Day Four of Self Guided Tour
Estimated amount of walking on this tour - 4 miles
another day? Repeat after me, "the Metro is the only way to go...".
Exit at the Rosslyn station on the blue line and follow the signs
to the Newseum. The 10 minute walk takes you through an area
filled with cafeterias and eateries so finding java, juice and
sustenance is not a concern.
Newseum is a recent addition
to the museum scene and, as the name suggests, dedicated to the
free press and speech. It is a must see.
|| The tour is a self guided one
but I recommend watching the video preview before you start.
Audio tapes are available for a small fee but not needed.
A wonderful exhibit chronicling the evolution of the news
from prehistoric days to modern times is followed by
several brief videos and famous headlines, but what may ultimately
capture your attention is the gigantic video wall made of
36 monitors broadcasting live headlines from around the world.
|| Downstairs the opportunity to
participate in an actual broadcast and view the results is
quite popular with the kids. Are you getting the picture
yet? This place is interactive and easily gets everyone involved.
There are computer terminals allowing you to play journalist
and develop an entire news story.
|| It doesn't end there. You'll
get to go "behind the scenes" in a functioning studio where
the host will guide an audience through the entire process
of how stories are selected for broadcast.
|| There is more outside in Freedom
Park. A memorial erected of glass panels with the names of
all those who died while "serving the news" stands brilliantly
in the sunshine.
|| Another section of the park
contains relics from recent historical events related to
the pursuit of freedom. Among the objects is a chunk of "the
Berlin Wall" and the cell door to the jail of Nelson Mandela.
|| Expect to spend an hour and
a half at the Newseum. A parking garage is available but
the fee is not worth it considering the Metro is nearby.
Because so many eateries are in the neighborhood, lunch is
the next order of business.
Theodore Roosevelt Island:
I recommend getting something to go and heading to
Island. From the Newseum, turn right on Lynn Street like
you are heading to the Metro. Proceed past the station and follow
the signs to Roosevelt Island. The turn off is at the foot of
the Key Bridge. It will take about 20-25 minutes to get there.
At the center of this small island is an amphitheater with a
statue of Teddy Roosevelt surrounded by panels containing his
views on life. It's an excellent place to relax.
In case you are wondering, the Key Bridge connects
Virginia to the District and if you had pressed on, the neighborhood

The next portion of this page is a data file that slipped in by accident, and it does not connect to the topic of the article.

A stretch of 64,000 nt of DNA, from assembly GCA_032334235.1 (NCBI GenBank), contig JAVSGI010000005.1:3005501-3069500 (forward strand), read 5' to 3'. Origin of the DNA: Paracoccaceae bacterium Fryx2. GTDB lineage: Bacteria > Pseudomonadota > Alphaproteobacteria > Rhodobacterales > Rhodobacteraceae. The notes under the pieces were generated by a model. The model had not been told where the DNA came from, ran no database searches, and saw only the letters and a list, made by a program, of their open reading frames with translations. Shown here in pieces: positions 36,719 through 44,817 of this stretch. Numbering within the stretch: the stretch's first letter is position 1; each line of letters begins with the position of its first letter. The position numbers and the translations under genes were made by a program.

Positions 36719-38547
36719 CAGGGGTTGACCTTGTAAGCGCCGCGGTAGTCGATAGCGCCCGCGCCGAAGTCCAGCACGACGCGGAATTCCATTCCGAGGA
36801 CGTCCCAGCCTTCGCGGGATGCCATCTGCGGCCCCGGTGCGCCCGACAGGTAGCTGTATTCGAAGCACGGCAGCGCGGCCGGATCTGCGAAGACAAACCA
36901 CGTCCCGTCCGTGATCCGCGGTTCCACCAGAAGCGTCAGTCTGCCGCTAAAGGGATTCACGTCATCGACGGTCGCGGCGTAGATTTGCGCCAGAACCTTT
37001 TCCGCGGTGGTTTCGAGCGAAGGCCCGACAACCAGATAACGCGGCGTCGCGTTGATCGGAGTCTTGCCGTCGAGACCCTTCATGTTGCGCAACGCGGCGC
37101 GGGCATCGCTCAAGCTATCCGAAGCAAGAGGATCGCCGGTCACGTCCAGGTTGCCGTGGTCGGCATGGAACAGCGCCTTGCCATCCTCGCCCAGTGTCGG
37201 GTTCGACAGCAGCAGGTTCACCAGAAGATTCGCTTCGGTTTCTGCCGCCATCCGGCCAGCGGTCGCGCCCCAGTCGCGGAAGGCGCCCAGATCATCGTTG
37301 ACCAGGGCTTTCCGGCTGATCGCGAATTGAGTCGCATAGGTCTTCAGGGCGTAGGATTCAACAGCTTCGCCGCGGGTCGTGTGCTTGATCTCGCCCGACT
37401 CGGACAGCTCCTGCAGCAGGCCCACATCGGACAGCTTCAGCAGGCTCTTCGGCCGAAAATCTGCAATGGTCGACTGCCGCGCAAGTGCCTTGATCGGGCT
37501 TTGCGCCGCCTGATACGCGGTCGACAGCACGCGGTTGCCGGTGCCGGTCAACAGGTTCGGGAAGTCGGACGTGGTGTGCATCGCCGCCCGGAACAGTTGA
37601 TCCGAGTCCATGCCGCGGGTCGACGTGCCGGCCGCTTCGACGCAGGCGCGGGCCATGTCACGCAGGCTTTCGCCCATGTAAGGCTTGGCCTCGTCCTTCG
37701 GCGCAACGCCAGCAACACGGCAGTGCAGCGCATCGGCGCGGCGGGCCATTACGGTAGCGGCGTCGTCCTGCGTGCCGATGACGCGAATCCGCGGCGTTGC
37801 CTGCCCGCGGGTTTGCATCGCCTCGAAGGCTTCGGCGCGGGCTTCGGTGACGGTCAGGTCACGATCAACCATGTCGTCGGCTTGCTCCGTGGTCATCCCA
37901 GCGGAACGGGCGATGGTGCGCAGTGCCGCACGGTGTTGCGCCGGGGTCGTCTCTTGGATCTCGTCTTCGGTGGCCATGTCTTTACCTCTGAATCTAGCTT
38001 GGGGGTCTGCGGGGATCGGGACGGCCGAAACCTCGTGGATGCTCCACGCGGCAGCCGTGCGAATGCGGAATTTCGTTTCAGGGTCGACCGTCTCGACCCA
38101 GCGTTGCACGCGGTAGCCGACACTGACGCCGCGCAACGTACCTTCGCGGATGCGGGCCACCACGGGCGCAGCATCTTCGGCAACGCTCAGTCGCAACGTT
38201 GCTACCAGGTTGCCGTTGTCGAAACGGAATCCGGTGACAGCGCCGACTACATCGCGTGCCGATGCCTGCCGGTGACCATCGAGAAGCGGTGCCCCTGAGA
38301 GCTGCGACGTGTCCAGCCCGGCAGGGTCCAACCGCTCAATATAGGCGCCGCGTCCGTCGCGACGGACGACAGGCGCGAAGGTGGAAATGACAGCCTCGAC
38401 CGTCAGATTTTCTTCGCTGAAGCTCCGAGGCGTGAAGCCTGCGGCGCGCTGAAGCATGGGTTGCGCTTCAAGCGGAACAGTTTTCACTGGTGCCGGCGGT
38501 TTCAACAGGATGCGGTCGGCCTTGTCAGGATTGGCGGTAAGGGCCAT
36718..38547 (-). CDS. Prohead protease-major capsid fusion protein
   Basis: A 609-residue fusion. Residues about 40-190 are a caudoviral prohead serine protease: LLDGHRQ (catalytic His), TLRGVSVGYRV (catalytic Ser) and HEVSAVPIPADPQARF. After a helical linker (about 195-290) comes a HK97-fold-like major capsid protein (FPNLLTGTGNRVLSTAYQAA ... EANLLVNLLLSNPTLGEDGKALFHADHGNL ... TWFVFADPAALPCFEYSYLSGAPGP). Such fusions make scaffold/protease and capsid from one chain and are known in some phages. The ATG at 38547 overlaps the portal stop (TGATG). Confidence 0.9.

of Georgetown is there to explore. If you opt for Georgetown,
keep in mind that M street and Wisconsin Avenue is the heart
of the area and that any numbered street leads to the waterfront.
The Old Post Office Tower:
the brief excursion on T.R. island, retrace your steps to the Rosslyn
station and head back to the city. Get out at the Federal Triangle
station and follow the signs to the Old Post Office Pavilion for
a tour of the Old Post Office Tower. By default, the view from
300 feet or so is the best in the downtown area. The Washington Monument
is currently sheathed in plastic due to renovations. A free guided
tour of the structure is provided by National Park Service rangers.
The FBI Building:
The FBI building is across the street from the Pavilion on the
other side of Pennsylvania Avenue. Usually, it's difficult to
get the tour in the afternoon because it's a popular one. Once
in, the guided tour takes about 45 minutes and includes a history
of the FBI from it's humble beginnings to where they are today
as well as a view of the forensics labs. Have you ever wanted
to know who's currently on the most wanted list? Let's just say
it is long and distinguished. The best part of the tour is the
firearms display at the end.
Millennium Stage at the Kennedy Center:
The final leg of the day takes you to the Millennium
Stage at the Kennedy Center. Live musical performances are held every evening
at 6 PM. It's free to the public and almost exclusively jazz. The Kennedy Center
is on the Potomac River about 8 blocks from the Corcoran and a metro ride from
the FBI building. From the Corcoran, take E street west to Virginia Avenue and
make a right. At New Hampshire Avenue, turn left. From the FBI building, take
the metro from Federal Triangle to the Foggy Bottom station. A free shuttle departs
from the station to the Kennedy Center every 15 minutes on the quarter hour.
After the concert, you can stroll up the Potomac into Georgetown
for an evening excursion. If you decide to call it a day and want
to put the dogs in bed, that's fine too. Good night!